A cylinder, a square prism, a double cone, and a piece of paper oblong in shape, and in size about equal to the upright view of the cylinder or block, are taken into the school-room. It is explained to the pupils that they are to learn to make just such drawings of the first three objects as a carpenter would require if the objects were to be constructed from drawings; and after a much fuller explanation than can here be given, a drawing is made on the board to represent the side or upright view of the cylinder, and at the same time, the pupils are questioned in regard to the various lines necessary for its construction. An upright view of the square prism is then made in the same manner, and afterward one of the paper. The three drawings are yet all alike; they are oblongs, though made from different objects. If now the pupils are requested to observe the thickness of the objects, they see the necessity of other representations to fully describe and to distinguish them. If they are asked to state what should be drawn to represent the other view gained in looking directly at the end of the cylinder,—the other fact of the solid, -the true shape of the end is perceived, and the answer is “A circle.” Now by continuing the vertical lines of the oblong upward, by dotted lines or lines of projection, and drawing the circle to touch these lines, all the facts of the form of the cylinder are expressed. This much being done, pupils will see at once what is necessary to express the facts of the square prism and piece of paper,—the adding of a square and a straight line. By proper questioning the pupils are led to see that something more is needed, that the length and breadth are to be shown in feet and inches, and the manner of indicating feet and inches by the signs in use may be explained.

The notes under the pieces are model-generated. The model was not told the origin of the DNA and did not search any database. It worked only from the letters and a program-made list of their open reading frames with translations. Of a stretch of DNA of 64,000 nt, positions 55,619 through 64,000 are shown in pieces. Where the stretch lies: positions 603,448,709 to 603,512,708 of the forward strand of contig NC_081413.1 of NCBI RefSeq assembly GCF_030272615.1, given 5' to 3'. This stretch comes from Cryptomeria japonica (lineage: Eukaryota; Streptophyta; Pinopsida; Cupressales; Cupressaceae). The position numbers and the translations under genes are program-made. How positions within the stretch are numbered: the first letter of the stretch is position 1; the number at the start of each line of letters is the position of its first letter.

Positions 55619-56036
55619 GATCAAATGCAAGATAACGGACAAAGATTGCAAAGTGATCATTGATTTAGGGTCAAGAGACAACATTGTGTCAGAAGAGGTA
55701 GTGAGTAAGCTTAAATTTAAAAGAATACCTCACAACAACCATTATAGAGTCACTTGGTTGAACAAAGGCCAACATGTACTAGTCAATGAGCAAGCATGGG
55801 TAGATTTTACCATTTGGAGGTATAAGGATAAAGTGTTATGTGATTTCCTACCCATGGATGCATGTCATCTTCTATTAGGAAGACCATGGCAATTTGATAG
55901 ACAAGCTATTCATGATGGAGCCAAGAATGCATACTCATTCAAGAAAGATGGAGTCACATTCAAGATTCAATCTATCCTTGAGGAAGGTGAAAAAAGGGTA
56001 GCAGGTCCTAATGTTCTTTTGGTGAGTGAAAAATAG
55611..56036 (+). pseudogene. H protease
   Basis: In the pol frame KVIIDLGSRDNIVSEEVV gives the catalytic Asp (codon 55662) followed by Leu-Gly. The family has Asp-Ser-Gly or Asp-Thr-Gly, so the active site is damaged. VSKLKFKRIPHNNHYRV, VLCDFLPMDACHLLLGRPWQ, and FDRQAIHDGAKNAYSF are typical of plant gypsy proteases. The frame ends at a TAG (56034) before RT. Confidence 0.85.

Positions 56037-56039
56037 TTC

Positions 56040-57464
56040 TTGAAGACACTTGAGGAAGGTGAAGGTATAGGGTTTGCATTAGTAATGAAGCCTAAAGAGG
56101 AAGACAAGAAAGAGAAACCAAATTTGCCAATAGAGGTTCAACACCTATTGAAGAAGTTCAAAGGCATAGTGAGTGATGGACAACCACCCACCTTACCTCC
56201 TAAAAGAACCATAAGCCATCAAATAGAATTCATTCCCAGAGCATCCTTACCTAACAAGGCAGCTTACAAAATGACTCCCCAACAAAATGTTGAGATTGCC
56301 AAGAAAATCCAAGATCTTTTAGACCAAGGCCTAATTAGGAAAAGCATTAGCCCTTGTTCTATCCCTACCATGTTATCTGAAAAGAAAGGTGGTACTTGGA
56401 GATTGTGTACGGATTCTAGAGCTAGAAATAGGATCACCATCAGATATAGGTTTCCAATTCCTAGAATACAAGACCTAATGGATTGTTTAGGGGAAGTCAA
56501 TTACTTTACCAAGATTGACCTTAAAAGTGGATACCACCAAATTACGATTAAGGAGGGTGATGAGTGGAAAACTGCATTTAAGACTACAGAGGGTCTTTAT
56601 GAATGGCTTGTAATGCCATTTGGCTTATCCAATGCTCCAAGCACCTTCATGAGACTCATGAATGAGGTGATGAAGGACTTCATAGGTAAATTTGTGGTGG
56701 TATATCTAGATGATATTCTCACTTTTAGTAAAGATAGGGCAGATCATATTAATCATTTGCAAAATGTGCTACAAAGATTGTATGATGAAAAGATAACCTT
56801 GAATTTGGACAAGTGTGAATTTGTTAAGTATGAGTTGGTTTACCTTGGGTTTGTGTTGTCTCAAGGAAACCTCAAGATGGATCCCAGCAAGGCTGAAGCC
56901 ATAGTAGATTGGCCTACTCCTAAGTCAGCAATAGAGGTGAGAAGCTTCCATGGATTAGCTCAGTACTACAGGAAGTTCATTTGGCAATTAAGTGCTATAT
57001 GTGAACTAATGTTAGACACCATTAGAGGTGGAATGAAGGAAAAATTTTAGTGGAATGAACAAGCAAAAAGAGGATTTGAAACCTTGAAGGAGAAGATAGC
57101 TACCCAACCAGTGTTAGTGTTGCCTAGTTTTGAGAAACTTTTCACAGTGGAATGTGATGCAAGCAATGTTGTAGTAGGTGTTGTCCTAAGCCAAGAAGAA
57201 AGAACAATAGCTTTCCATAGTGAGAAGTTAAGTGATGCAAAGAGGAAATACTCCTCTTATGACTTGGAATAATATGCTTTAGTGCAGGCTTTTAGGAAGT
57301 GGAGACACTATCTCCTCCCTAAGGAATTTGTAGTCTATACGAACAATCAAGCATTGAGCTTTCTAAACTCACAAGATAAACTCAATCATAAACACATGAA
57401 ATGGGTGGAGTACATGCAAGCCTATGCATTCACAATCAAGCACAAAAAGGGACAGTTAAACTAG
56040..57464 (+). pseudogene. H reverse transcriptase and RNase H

Following this, in a similar way, working-drawings are made of other simple objects, from directions elicited from the pupils.
Children are exceedingly interested in this, their first lesson in making working-drawings. It is a revelation to them, a practical illustration of drawing being used as a language to communicate ideas; and besides the practice in drawing which the pupils have, is not such work most valuable in training the powers of perception and comparison, thus daveloping the thinking-power? And just here may be mentioned the great differeuce it makes in the interest, and I may say value, of the exercise if the pupils are required to make the drawings as though they were the working-drawings for a carpenter, to be used for practical purposes, rather than the simple representation of dry facts.